Court Ruling Delays Oregon’s New Firearms Restrictions 10 More Days
Harney County circuit judge extends temporary restraining order on Ballot Measure 114
Both sides in the fight over Oregon’s Ballot Measure 114 have until Dec. 23 to prepare their cases on why the measure’s new restrictions on firearms purchases and ownership should, or should not, be implemented.
Walter Smoloski, a spokesman for Gun Owners of America (GOA), one party suing to block the new law, confirmed the report on Dec. 13.
According to Smoloski, Harney County Circuit Judge Robert Raschio, extended a temporary restraining order he issued on Dec. 6 by 10 days.
Raschio had granted a request to stay a federal court order to implement the law after Harney County residents Joseph Arnold, Cliff Asmussen, the GOA, and the Gun Owner’s Foundation sued.
Passed on Narrow Vote
The measure passed on a vote of 975,553 for 50.65 percent of the vote to 950,589, or 49.35 percent, in November’s midterm election.
Measure 114 requires a permit to purchase a firearm, a completed background check, and certification that the permit applicant has passed an approved safety course.
The law also requires the state police to compile a firearms database and prohibits magazines that can hold more than 10 rounds of ammunition.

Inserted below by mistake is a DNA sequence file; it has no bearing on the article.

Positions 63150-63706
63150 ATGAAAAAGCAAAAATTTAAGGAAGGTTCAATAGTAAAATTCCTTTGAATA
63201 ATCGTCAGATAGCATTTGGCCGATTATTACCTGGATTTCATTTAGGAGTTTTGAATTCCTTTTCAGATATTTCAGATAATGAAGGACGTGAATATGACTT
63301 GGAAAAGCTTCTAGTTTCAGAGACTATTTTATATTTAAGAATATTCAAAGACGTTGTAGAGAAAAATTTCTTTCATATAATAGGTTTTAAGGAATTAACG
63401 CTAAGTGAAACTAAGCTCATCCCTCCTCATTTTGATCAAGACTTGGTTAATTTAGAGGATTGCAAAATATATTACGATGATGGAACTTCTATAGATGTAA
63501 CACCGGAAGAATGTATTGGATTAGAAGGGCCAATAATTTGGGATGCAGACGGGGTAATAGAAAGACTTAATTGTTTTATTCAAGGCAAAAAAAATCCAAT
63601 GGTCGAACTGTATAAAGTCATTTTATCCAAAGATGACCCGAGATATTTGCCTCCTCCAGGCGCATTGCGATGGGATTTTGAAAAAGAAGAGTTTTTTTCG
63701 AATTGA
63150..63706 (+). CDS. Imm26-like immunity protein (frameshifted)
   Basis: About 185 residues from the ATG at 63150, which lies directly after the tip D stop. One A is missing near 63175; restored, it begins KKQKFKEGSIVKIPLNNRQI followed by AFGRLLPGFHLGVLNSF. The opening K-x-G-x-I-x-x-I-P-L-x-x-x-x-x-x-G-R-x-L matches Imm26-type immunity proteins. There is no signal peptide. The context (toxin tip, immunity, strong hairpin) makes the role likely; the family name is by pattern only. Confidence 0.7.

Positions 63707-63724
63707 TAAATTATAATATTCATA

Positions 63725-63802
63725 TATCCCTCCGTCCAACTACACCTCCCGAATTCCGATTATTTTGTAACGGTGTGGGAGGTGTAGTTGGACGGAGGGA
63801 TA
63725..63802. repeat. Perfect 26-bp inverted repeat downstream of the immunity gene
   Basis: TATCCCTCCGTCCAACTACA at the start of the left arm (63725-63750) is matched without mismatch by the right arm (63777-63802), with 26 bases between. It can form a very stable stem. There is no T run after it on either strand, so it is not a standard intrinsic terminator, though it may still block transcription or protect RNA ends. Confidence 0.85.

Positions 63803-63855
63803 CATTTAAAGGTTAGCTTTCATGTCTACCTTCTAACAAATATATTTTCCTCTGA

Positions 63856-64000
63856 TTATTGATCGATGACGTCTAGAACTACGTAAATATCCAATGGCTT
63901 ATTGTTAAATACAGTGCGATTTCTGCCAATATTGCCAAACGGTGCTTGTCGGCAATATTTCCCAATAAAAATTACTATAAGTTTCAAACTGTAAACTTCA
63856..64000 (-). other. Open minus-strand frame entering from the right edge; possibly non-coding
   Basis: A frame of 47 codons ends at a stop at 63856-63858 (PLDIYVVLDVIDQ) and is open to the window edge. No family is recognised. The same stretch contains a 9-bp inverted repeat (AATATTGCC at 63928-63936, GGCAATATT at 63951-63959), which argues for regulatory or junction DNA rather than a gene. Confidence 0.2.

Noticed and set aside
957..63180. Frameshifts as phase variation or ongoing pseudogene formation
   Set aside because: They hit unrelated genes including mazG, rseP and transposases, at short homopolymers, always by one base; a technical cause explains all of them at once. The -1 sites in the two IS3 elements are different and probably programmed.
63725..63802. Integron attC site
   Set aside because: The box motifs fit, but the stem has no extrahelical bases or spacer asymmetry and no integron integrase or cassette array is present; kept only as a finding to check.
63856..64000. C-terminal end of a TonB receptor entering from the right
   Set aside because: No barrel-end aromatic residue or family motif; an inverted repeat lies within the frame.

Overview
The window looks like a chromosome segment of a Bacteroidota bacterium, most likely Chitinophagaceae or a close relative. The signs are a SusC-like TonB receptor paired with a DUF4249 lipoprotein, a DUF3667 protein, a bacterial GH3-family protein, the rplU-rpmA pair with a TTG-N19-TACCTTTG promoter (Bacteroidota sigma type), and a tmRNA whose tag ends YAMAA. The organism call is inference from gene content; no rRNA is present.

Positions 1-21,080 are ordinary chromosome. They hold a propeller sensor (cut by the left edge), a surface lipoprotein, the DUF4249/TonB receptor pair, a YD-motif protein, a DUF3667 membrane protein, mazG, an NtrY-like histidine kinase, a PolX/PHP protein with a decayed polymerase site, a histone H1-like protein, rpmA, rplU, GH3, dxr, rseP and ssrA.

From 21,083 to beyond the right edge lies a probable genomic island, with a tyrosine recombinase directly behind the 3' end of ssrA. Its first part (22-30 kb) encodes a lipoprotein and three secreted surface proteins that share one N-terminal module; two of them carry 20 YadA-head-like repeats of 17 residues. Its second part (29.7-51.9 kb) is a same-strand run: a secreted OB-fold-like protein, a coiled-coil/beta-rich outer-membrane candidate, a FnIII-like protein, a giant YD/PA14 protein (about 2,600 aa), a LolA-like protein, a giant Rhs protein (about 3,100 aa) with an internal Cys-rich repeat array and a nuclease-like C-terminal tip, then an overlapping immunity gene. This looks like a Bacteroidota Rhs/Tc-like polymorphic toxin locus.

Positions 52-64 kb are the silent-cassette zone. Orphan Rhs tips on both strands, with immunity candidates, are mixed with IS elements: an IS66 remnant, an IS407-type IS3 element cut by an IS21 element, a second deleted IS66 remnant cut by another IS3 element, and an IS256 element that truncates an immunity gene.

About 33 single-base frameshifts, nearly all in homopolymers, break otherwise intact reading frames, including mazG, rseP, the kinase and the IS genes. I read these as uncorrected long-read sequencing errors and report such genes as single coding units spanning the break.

Knutson said these measures have improved safety and passed constitutional muster in other states.
Since the election, Measure 114 has been mired in court, facing multiple lawsuits.
The Oregon State Police, tasked with implementing the permit and training requirements and enforcing a ban on magazines that hold more than 10 rounds, had asked a judge to delay the law’s enactment.
The police said they had no process for issuing permits at the time.
Critics of the law, including several county sheriffs say elements such as the magazine capacity ban and the firearms database have already been ruled unconstitutional.
On Dec. 2, Gun Owners of America (GOA), the Gun Owner’s Foundation, Gliss Asmussen, and Joseph Arnold sued in Harney County Circuit Court to block the law because it violates the U.S. Constitution’s Second Amendment.
Supreme Court declined case
On Dec. 7, the Oregon Supreme Court declined to hear the case, so the law will now make its way through the state and federal court systems.
Supporters of the law say they pushed for the measure in response to recent mass shootings. They claim the law will prevent future bloodshed.
Opponents claim there is little to no evidence to support those claims, and the law violates the constitutional rights of law-abiding citizens while leaving the way clear for criminals to continue victimizing their neighbors.